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What Parents Don't Know About Vaccinations Can Hurt

Pediatricians urged to initiate more conversations about immunization

WEDNESDAY, Oct. 23, 2002 (HealthDayNews) -- Smallpox, diphtheria, whooping cough and measles can be extremely dangerous to children's health.

But so can parents' misconceptions about the vaccines that prevent these devastating illnesses, according to two of the U.S.'s preeminent immunization specialists.

Speaking at the American Academy of Pediatrics' National Conference and Exhibition in Boston this week, Dr. Bruce Gellin and Dr. Edgar Marcuse encouraged pediatricians and other medical personnel to tackle these parental misconceptions head on.

Doctors and nurses need to have a better understanding of exactly what aspects of vaccination parents are concerned about, especially if the concerns lead them to avoid having their children immunized, the doctors say.

Gellin is executive director of the National Network for Immunization (NNii). Marcuse is a professor of pediatrics and adjunct professor of epidemiology at the University of Washington, and a member of the NNii Steering Committee.

The best way to assess parental concerns is by acknowledging the complexities of the immunization issue with parents and engaging them in conversations that focus exactly on what they are most concerned about, the doctors say.

"The topic of childhood vaccinations is complex," Gellin says. "There are issues about how many vaccines a child needs, when they are needed and how often they are administered, how much vaccines cost and how they actually work."

"It is impossible for a physician to know which of these is of greatest concern to parents without involving them in a dialogue that teases out an individual parent's specific questions and concerns and provides appropriate, accurate responses," he adds.

Such a dialogue can be difficult one, Gellin notes, in part because of larger issues such as vaccine supply, vaccine safety and the sheer number of vaccines that parents and pediatricians have to keep straight.

Furthermore, parents often have access to a dizzying amount of information about immunizations from other sources -- including television, newspapers, friends and the Internet -- some of which may be conflicting or misleading, he says.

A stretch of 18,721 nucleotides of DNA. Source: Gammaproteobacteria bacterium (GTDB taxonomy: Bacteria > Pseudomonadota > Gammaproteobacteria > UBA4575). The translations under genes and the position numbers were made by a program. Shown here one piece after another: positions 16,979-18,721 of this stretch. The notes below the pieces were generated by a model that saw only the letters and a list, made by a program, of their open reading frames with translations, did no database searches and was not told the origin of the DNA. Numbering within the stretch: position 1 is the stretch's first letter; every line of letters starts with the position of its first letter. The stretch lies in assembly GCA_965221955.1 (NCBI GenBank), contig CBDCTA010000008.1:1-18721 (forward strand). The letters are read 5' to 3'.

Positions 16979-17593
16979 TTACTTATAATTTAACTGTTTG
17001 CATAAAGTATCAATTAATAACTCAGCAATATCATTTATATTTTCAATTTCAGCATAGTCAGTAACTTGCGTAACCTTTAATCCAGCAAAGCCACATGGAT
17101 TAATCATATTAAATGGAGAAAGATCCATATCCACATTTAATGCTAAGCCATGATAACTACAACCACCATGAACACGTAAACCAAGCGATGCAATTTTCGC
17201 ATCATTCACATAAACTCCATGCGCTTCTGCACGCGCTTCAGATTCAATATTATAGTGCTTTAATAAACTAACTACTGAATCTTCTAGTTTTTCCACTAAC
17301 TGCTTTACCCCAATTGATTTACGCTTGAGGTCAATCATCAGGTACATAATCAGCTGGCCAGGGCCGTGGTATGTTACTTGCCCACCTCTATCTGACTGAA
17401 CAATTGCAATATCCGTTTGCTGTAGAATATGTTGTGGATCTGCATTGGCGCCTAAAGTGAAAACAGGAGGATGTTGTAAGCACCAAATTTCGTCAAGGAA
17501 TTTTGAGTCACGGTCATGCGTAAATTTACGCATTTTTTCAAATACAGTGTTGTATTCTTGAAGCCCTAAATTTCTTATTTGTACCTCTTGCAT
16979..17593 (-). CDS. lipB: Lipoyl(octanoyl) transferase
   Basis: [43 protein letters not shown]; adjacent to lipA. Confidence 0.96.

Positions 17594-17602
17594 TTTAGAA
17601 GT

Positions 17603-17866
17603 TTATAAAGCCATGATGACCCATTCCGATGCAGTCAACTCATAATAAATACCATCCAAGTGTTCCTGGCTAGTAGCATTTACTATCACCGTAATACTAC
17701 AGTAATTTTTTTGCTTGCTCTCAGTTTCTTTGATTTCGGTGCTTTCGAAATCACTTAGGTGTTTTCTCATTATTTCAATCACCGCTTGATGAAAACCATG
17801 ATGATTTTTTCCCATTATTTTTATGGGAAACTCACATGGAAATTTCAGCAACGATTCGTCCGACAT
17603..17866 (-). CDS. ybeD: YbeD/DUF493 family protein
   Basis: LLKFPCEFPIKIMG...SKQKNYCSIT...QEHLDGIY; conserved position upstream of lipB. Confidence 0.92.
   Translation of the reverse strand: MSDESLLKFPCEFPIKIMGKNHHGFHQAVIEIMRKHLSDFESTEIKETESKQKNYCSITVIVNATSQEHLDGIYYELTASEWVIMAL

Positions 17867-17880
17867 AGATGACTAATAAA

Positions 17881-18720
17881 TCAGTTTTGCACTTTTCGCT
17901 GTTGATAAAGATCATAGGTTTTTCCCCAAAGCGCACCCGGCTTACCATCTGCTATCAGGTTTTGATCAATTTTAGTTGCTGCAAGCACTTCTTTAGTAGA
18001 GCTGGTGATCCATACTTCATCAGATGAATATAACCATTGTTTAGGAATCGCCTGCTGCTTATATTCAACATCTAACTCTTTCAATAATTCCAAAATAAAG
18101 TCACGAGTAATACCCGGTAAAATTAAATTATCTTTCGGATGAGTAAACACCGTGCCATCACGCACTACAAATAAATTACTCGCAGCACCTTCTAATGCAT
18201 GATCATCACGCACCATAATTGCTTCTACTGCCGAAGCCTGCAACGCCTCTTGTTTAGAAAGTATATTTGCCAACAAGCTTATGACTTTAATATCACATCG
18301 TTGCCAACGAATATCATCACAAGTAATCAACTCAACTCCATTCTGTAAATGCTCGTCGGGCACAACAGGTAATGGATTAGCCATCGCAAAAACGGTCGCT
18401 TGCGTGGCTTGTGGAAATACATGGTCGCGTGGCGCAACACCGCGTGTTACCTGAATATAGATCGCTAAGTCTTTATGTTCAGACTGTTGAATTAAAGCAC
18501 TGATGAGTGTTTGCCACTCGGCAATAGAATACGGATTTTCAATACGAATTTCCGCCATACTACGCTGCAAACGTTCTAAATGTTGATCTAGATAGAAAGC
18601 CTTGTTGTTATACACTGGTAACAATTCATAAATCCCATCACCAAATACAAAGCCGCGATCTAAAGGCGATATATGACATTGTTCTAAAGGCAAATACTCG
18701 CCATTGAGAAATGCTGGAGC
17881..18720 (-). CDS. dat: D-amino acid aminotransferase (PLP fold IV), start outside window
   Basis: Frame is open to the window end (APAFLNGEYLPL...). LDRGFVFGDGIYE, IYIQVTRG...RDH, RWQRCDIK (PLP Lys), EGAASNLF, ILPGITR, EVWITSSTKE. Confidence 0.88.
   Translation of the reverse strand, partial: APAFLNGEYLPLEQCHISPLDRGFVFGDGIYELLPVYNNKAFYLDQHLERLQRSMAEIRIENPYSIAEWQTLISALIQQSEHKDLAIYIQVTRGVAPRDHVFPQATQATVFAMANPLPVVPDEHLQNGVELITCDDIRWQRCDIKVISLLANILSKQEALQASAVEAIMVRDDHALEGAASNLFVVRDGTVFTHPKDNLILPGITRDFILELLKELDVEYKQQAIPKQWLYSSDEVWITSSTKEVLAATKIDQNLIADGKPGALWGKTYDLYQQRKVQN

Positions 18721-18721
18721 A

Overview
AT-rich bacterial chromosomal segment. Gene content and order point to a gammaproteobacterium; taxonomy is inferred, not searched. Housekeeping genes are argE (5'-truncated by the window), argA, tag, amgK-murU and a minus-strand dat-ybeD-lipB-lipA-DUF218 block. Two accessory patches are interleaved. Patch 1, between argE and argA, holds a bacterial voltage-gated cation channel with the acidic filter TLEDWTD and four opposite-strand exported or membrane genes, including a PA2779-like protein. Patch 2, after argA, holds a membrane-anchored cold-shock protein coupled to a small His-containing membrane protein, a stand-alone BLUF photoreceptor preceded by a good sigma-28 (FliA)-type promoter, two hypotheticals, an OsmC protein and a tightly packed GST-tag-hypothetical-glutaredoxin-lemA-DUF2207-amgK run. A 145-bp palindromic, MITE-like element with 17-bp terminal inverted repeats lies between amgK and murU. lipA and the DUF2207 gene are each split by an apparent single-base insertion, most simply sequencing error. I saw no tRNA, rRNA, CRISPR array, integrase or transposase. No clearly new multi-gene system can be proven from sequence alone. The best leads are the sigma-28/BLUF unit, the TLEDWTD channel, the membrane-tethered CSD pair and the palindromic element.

"Although there's lots of information available, most parents have few ways of sorting out which of it is valid," Gellin says. "That is why we believe in-depth conversations with pediatricians and other trained medical personnel are essential, as well as why we strongly recommend that such conversations revolve around exactly what a parent wants to know or is most confused or concerned about. Especially if the confusion or concern would keep them from having their children vaccinated."

Gellin points out that such conversations can badly miss their mark if pediatricians don't base them on an individual parent's concerns. That's why the presentation focused on "engaged dialogue," as opposed to encouraging doctors to simply lecture parents or provide them with printed information on the benefits of vaccines or how vaccines protect against infections.

"If someone asks the time, they usually don't want or need a lecture on how a clock works," Gellin says. "It's the same with providing parents with information they need to know and can use about childhood vaccination. It's important for medical personnel to find what parents want to know or are confused about, then give them just that specific information during a discussion of their concerns. Otherwise, they will have a difficult time sorting out good, quality information from all the hearsay or rumors they are exposed to on this topic."

Gellin adds that pediatricians and other health-care providers who work with the parents of young children should increasingly initiate childhood vaccine discussions, rather than wait for parents to ask.

The pair's presentation included excerpts from a 1999 NNii study that highlighted the dangers associated with falling rates of childhood immunization, including the likelihood that many of the once-dreaded diseases presently under control could re-emerge if too few children are vaccinated. Among the study's conclusions: A parent's decision not to immunize a child places not only that child but also all other children in a community at greater risk of infectious disease.

Dr. Gilbert Ross, medical director of the American Council of Science and Health, says vaccines have had a greater impact on protecting children from death and illness from infectious diseases than any other public health intervention.

"The benefits of childhood vaccination are more evident today than at any time in the past half century," Ross says. "And evidence shows that vaccines are likely to provide even greater benefits to public health and children's health in the future."

What To Do

For a schedule of which shots children and teens need and when, visit the Immunization Action Coalition. Learn more about vaccines and childhood immunization at Every Child By Two.

SOURCES: Bruce Gellin, M.D., M.P.H., executive director, National Network for Immunization, Alexandria, Va.; Edgar Marcuse, M.D., professor, pediatrics, adjunct professor, epidemiology, University of Washington, Seattle, and member, National Network for Immunization Steering Committee; Gilbert Ross, M.D., medical director, American Council of Science and Health, New York City; Oct. 19, 2002, presentation, American Academy of Pediatrics Annual Meeting and Exhibition, Boston
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